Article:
May 24, 2024

World Bank and I.M.F. Discuss Inequality in Middle East

Officials now describe the country as a cautionary tale. By focusing primarily on the country’s growth, the World Bank and other international bodies failed to notice widening inequalities. Now, in the wake of a revolution still shaking the region, the World Bank says Tunisia can serve as a model for a revised approach.

The bank announced this week that it would provide $500 million to the new government of the North African country in exchange for a package of reforms, including changes in how the government awards contracts and allows public access to information about public spending, shifts intended to foster a more equitable society.

Robert B. Zoellick, the bank’s president, said that he hopes to extend this new focus on “inclusive growth” to other Middle Eastern countries, including Egypt, where past rounds of reforms also have failed to lift people from poverty.

The question of how to improve the economic prospects of the Middle East has attracted significant attention at the annual meetings of the World Bank and International Monetary Fund being held here this week.

Everyone says jobs must be created. Everyone can explain what went wrong with the old strategies. Better answers are harder to find.

“The question is jobs, jobs, jobs,” Dominique Strauss-Kahn, managing director of the International Monetary Fund, said Thursday in a typical pronouncement. “What does it mean for most people around the world if you have a recovery in macroeconomic figures but it doesn’t produce jobs? The example is Tunisia.”

Mr. Strauss-Kahn, however, did not explain what should be done differently.

Nonetheless, nations and multinational groups are lined up with money in hand.

Secretary of State Hillary Clinton announced in February that the United States would set aside $150 million to provide assistance to Egypt.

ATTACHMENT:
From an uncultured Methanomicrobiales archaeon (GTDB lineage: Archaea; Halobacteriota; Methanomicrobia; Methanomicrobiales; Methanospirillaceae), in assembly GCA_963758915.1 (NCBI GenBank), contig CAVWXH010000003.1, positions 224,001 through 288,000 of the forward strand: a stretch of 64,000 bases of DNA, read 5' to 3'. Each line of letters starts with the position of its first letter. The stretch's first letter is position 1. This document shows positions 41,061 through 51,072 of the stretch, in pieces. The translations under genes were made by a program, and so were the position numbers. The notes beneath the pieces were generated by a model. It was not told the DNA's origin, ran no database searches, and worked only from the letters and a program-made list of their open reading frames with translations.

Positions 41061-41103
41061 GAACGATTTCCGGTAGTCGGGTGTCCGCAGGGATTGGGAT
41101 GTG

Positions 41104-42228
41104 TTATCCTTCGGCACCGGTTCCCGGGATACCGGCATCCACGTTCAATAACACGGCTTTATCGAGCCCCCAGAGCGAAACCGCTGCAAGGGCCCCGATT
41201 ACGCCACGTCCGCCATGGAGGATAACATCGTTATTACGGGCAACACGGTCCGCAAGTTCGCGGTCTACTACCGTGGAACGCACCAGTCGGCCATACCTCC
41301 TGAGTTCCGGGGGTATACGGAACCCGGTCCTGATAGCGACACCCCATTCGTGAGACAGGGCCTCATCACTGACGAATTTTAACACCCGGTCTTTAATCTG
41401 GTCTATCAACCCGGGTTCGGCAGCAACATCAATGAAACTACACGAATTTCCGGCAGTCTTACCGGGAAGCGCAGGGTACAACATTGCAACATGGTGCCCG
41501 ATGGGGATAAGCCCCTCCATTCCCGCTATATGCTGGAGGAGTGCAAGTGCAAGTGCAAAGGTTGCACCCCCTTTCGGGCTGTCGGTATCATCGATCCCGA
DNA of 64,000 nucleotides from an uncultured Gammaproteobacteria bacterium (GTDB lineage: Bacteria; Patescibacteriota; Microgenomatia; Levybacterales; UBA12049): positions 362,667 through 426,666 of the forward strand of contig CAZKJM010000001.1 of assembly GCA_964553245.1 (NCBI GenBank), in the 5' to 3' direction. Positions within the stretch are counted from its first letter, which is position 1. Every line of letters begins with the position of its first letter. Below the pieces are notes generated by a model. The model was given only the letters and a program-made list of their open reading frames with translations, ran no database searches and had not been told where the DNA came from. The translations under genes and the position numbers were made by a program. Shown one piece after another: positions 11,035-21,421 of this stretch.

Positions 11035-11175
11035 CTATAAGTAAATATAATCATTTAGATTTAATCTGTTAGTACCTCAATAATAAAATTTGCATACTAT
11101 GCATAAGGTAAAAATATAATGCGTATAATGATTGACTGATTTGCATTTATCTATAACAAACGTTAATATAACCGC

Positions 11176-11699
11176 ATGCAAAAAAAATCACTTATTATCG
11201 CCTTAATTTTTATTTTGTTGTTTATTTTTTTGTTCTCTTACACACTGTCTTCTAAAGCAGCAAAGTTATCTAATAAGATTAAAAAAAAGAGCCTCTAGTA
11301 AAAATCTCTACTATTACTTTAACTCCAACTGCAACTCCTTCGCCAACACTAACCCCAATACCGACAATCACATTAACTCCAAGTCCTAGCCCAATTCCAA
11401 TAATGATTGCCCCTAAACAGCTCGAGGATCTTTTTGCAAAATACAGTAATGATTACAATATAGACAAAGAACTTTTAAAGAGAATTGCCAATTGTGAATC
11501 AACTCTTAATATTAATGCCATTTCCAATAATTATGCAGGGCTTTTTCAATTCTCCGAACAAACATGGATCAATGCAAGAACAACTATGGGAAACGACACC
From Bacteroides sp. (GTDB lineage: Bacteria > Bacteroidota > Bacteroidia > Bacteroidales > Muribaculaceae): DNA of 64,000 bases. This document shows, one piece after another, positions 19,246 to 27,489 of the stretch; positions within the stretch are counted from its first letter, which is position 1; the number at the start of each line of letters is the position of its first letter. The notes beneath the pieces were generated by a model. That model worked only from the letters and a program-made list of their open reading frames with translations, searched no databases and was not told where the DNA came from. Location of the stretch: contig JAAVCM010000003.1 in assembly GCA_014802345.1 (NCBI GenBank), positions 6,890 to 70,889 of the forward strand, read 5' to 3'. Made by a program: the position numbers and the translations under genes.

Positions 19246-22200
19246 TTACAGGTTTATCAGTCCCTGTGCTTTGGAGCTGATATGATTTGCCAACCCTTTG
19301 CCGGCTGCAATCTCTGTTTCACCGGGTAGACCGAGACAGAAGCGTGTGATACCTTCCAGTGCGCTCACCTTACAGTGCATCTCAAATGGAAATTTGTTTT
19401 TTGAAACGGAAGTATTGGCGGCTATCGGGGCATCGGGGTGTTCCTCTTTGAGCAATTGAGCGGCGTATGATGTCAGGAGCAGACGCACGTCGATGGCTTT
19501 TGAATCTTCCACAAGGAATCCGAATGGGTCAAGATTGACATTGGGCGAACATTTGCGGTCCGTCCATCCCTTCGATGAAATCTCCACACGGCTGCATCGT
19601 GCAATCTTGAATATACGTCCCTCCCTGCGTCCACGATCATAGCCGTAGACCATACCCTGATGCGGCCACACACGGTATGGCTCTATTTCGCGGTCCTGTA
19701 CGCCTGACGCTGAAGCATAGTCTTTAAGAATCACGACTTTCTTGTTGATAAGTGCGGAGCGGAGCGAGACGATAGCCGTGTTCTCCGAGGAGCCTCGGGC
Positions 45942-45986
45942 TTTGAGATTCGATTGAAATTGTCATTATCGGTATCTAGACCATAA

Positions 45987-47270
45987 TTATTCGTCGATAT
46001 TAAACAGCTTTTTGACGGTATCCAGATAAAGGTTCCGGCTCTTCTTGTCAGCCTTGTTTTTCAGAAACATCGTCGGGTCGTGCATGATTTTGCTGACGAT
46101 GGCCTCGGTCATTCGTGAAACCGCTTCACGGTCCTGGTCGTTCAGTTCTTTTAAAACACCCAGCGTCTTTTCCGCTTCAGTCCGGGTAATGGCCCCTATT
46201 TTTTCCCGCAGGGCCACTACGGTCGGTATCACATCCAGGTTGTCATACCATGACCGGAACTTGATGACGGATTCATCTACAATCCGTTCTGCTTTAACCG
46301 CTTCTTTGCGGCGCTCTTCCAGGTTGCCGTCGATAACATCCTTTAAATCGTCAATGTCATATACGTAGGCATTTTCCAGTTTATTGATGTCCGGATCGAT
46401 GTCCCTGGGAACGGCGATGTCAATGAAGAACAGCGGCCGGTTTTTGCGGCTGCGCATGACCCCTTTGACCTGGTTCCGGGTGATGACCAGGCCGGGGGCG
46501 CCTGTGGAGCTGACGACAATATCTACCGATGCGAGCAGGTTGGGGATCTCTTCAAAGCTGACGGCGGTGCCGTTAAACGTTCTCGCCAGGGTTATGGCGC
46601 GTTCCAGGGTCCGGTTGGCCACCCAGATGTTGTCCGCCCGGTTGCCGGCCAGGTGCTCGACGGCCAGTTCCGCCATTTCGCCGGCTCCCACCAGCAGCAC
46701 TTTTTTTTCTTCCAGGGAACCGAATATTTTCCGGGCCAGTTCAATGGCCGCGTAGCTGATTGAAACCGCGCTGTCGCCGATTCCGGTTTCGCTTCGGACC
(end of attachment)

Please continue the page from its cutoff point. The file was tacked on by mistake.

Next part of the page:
The Overseas Private Investment Corporation, a federal agency that finances private projects in foreign countries, said in March that it would make up to $2 billion in new investments in the Middle East, on top of the $2.6 billion it has already invested in the region.

The European Bank for Reconstruction and Development, created to help finance the rise of market-based economies in Eastern Europe, is considering a request from Egypt to start lending on the other side of the Mediterranean.

Several multinational agencies convened Thursday by the United States and France to discuss the issue, including the I.M.F. and an arm of the World Bank, said in a statement that they had agreed to develop a regional investment strategy and have initial recommendations by the end of May

Businesses also are eager to take advantage of a new willingness on the part of some governments in the region to embrace foreign investors.

“We want to help people in those countries have a better life while at the same time, we’re in it to make money,” said Myron Brilliant, senior vice president for international affairs at the U.S. Chamber of Commerce, who recently traveled to Jordan at the invitation of the government to discuss investment opportunities.

Egypt’s finance minister, Samir Mohamed Radwan, told an audience at the Chamber of Commerce on Thursday that he knew exactly what was needed.

“It’s very simple,” said Mr. Radwan. “In the short term, I need cash.”

The Egyptian government also wants the United States to forgive about $3.6 billion in outstanding debts.

Egypt must pay the United States about $350 million each year, while the nation receives about $250 million in economic aid from the United States.

Mr. Zoellick, however, said on Thursday that international aid should not be just a question of money.

The lesson of recent events, he said, was that Middle Eastern governments need to become more accountable to their populations, providing genuine opportunity.

He referred to Mohamed Bouazizi, the Tunisian fruit vendor who immolated himself after the police seized his scales and slapped his face, to argue that economic development in the Arab world is being suppressed by oppressive bureaucracy.

“Keep in mind,” Mr. Zoellick said, “the late Mr. Bouazizi was basically driven to burn himself alive because he was harassed with red tape.”

“One starting point is to quit harassing those people and let them have a chance to start some small businesses,” he said.

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